Mind of the Cat: 01/06

Clip Your Cats Claws in Safety

Years ago, it seemed that, unless people planned to let their cats go outside, the cats were likely to be declawed. Thankfully, veterinarians and cat owners alike have learned that indoor cats can live happily ever after with claws intact – and that there is no reason for these clawed cats to inflict damage on people, other pets or furniture.
But as you know, even the most well-intentioned cat can cause damage. If you have ever had a cat leap off your bare lap in a hurry, you know what the consequences can be. And those of us with hardwood floors know that frisky felines can wreak havoc on the finish.

What to do? Keep the claws trimmed short, of course. That can be easier said than done, however. Certainly, some cats simply sit quietly and tolerate virtually any procedure. Those are the cats that lie quietly as mats are trimmed, or burrs removed. But what if you happen to live with the other kind of cat – the one that sets limits, and lets you know just how many strokes of the brush you may inflict without being swatted, or even bitten?


There is hope for even the most determined cat. Through a desensitization and counterconditioning process, most cats can be encouraged to tolerate having their claws trimmed.

There are several strategies that may be used. In all cases, behavior modification must progress slowly and systematically. Since we are dealing with aggression, it would be best to have a qualified behaviorist help you select the strategy that is most suited for your own cat.

By definition, a desensitization technique is one that exposes the cat to a stimulus at a low enough intensity that arousal and reactivity are minimal. Your cat should return to a calm mood before the lesson for the day has been completed. If your cat becomes very aggressive, of course you may need to abandon the lesson for the sake of safety.

However, be prepared that the next lesson will likely be more difficult. Overall progress is always hindered when you need to abort in mid-session.

Keep Yourself Safe from Harm
The first step in working with your cat is to determine a way to assure that you will not be injured. At the very least, some gentle restraint will be needed. Providing some restraint will allow you to concentrate on the task at hand. A heavy towel can be used to assure safety. Have your veterinarian demonstrate the proper toweling technique for your cat.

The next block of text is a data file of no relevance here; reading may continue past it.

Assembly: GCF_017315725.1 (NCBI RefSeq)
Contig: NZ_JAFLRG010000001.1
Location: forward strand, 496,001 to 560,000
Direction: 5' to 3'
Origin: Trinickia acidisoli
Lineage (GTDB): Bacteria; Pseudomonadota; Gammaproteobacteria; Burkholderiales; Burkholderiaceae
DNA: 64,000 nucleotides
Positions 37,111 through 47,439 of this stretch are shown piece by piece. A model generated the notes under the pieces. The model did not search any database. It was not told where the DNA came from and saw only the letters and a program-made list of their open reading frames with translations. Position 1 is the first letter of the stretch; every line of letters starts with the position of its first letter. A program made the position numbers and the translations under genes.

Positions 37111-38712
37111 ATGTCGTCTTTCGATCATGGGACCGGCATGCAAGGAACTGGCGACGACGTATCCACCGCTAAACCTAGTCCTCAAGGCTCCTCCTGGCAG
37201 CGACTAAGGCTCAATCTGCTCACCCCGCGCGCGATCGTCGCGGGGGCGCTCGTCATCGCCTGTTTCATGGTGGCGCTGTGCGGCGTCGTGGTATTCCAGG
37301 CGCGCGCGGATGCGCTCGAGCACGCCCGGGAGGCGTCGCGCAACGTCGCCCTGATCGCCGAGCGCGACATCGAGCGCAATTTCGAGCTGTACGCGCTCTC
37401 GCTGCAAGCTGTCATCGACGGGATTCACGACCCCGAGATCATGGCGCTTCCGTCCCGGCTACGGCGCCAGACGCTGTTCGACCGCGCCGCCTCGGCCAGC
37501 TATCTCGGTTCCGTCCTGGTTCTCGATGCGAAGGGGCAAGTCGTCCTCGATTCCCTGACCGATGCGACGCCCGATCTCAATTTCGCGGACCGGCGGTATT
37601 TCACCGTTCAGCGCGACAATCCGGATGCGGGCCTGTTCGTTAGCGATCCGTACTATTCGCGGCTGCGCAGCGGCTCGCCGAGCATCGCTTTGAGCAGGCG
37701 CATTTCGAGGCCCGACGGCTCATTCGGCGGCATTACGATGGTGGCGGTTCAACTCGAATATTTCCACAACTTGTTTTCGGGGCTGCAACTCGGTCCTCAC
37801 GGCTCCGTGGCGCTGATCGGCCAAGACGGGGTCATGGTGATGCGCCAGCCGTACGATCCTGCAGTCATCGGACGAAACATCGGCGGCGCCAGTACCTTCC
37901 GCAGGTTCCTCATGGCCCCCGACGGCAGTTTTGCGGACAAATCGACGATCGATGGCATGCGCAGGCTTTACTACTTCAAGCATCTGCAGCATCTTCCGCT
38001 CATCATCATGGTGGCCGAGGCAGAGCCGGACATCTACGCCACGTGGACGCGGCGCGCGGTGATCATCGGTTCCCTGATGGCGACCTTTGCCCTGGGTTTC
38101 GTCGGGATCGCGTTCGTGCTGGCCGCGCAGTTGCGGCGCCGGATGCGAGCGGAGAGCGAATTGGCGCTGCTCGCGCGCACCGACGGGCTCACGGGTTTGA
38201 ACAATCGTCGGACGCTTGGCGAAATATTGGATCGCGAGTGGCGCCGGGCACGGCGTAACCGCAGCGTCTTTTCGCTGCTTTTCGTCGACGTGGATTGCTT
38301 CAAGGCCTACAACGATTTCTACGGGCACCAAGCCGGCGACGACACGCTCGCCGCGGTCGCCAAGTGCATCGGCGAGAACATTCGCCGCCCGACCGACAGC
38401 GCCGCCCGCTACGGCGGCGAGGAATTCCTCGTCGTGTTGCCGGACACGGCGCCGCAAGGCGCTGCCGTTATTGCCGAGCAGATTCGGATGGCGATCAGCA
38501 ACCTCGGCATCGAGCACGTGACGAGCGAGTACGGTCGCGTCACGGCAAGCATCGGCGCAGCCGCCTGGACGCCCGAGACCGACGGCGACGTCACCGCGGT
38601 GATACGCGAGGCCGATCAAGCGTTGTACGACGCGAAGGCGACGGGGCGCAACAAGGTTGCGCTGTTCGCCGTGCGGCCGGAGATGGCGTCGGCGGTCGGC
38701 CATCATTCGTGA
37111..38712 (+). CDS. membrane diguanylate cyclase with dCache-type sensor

For the first few lessons, just wrap the cat and give a gentle squeeze and a treat. As long as the cat is eager for another treat and not struggling, you may give him a treat and release him. Once he tolerates the towel, try to wrap him, give him a treat and then hold a paw before giving the next treat. If your cat is calm enough, you might even trim the tip of one single claw. If there is too much fussing, skip the trim and just gently squeeze the toe to expose the claw. Then give treats liberally, allow your cat to fully relax and then let him walk away. The next day, do another claw.

What if your cat does bite or scratch when handled? You may need to begin by desensitizing your cat to a restraint system. Cat bags are commercially available and are well tolerated by many cats. Encourage your cat to enter and explore the bag by placing treats or toys inside. Hold the bag open so the cat is not trapped. Leave the small windows on the side of the bag unzipped. Do not attempt any restraint until your cat is clearly eager to jump into the bag. It may take many weeks before you are ready to zip the bag and all of the small portholes closed, so take your time. Once you have your cat safely restrained, you may accomplish a trim quickly and safely.

Of course, your cat will not jump into the bag regularly if he thinks the result is a claw trim. For every trim, plan four or five bag games. For these games, hide the treats and just zip him in and let him have his treats, then back out he goes. You will need some very delicious treats, of course.

Please do not feel that you have failed your cat if you are unable to trim his claws. Veterinarians and their staff trim hundreds of claws per day and are quite adept at this task. When needed, safe sedatives might be used to assure that neither cat nor person is subjected to undue stress or injury.